We are living in the data era. More and more devices are connected to the Internet. That produces more data which, in turn, are the source of new insights and applications. “We have historical big data, which we have collected in the past”, says Jan Sonck. “In addition, we have more and more real-time big data. That’s data available at the actual moment in time, which we process and then feed back the output straight away.”
The learning experience that comes from historical and real-time big data opens the way to predictive big data. “That makes it possible, for instance, to predict the intensity of traffic problems fairly accurately, on the basis of historical data on traffic jams at specific locations, on working days, during holiday periods, etc., combined with real-time data on the weather and accidents, among other things.”
This brings us to the field of artificial intelligence. To put it simply, this is a succession of automated decisions taken by a computer, on the basis of previous experiences that the computer has acquired. The first applications of this are to be found, in the world of the Internet of Things (IoT). In practical terms, this involves the use of an intelligent reasoning engine: a system that feeds back each new experience and includes it when the next decision is taken.
For instance: a street that is liable to flooding has a sensor. The system knows that a given water level, it has to send a message to the fire service. Depending on the weather forecast – how much more rainfall will there be ? – this happens at different times. Sonck: “The system learns afterwards, too, from the result of the intervention. So the next time – depending on the circumstances – it can send a smaller or bigger team to the site.”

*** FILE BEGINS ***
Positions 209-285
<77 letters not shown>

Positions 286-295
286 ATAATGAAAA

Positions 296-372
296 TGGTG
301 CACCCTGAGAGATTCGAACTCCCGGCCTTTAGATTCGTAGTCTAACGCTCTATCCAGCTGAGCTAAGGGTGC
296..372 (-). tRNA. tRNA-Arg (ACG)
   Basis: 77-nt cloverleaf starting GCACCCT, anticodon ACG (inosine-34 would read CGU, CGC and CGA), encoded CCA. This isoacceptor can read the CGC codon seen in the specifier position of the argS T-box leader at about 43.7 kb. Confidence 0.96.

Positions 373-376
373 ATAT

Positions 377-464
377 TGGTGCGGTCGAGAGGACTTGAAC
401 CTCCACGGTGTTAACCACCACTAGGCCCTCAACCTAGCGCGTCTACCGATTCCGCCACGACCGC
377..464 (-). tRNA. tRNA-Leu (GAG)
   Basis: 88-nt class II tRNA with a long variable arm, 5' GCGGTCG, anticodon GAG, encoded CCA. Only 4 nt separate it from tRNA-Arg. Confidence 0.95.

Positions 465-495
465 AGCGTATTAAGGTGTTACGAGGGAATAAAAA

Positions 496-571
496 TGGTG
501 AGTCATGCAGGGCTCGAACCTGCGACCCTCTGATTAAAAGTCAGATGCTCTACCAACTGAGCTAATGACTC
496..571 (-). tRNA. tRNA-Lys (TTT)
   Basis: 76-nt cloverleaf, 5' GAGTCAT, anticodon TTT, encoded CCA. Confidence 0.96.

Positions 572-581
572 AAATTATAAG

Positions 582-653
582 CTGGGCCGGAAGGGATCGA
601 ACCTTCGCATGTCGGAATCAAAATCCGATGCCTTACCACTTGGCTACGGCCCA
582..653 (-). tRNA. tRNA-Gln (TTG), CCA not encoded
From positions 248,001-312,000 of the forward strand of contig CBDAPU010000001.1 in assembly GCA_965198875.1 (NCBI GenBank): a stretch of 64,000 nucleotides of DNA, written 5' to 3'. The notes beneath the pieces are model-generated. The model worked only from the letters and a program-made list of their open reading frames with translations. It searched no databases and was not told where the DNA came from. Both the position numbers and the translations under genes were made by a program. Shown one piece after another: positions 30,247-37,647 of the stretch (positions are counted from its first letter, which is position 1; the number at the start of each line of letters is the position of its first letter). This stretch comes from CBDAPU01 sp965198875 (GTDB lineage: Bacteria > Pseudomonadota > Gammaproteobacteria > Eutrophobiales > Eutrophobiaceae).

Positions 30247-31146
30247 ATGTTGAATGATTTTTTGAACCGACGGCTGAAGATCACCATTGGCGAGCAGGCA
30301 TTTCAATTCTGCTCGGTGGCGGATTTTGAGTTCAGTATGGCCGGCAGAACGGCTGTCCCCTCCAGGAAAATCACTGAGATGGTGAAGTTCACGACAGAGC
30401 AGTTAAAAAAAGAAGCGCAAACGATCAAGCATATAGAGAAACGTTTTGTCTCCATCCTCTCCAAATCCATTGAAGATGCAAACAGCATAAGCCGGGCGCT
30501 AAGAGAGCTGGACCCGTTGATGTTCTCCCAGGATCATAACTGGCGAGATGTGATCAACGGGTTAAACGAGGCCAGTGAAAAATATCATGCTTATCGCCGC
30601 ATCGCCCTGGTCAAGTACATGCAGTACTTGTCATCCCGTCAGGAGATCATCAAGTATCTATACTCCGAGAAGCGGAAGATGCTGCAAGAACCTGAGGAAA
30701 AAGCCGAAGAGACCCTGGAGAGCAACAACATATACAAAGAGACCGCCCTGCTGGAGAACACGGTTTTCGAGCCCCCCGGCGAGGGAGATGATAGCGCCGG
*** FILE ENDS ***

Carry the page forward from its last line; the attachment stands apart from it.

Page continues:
The use of artificial intelligence also offers a great many possibilities for the new way of working. A tool to book a meeting room can decide itself which locations offer the best solution for the participants. “Analyzing the Wi-Fi use on the company network usually provides a good source of insight,” says Sonck. “With this data it is easy to determine where, when and how many people are working there.
And there’s more: thanks to artificial intelligence, the system can also accurately predict the level of occupation of the offices. Suppose a company wants to rearrange the ways its buildings are used to improve cooperation among colleagues. A system like this offers a suitable solution.”
The predictive nature of the solution, in particular, makes the difference. “We have a great many IoT partners who are active in fleet management,” Sonck explains. “These days they use the data for time recording and to calculate journey times. We could also collate other data, apply intelligence to it and give customers feedback. Information about wear and tear enables preventive maintenance; information about driving style can provide input for measures on eco-friendly driving, etc.”
Computers provide not only faster, but often also better results. They help doctors make the right diagnosis because they can recognize a tumor on medical images far more quickly than the doctor can. Computers help customers faster in contact centers, because by analyzing natural language they recognize the frequently asked questions straight away.
“The computer analyzes not just the question, but also the emotion of the customer,” says Sonck. “If the system detects an angry customer, that may be a sign to bring in an operator. But, it is then the computer which – on the basis of previous experience – feeds the right information to the operator.”
Studied IT at the Erasmus college in Brussels. He joined Proximus in 2000 and worked in marketing and the development of vertical markets, among other things. He has been Head of Enterprise Innovation since 2014.
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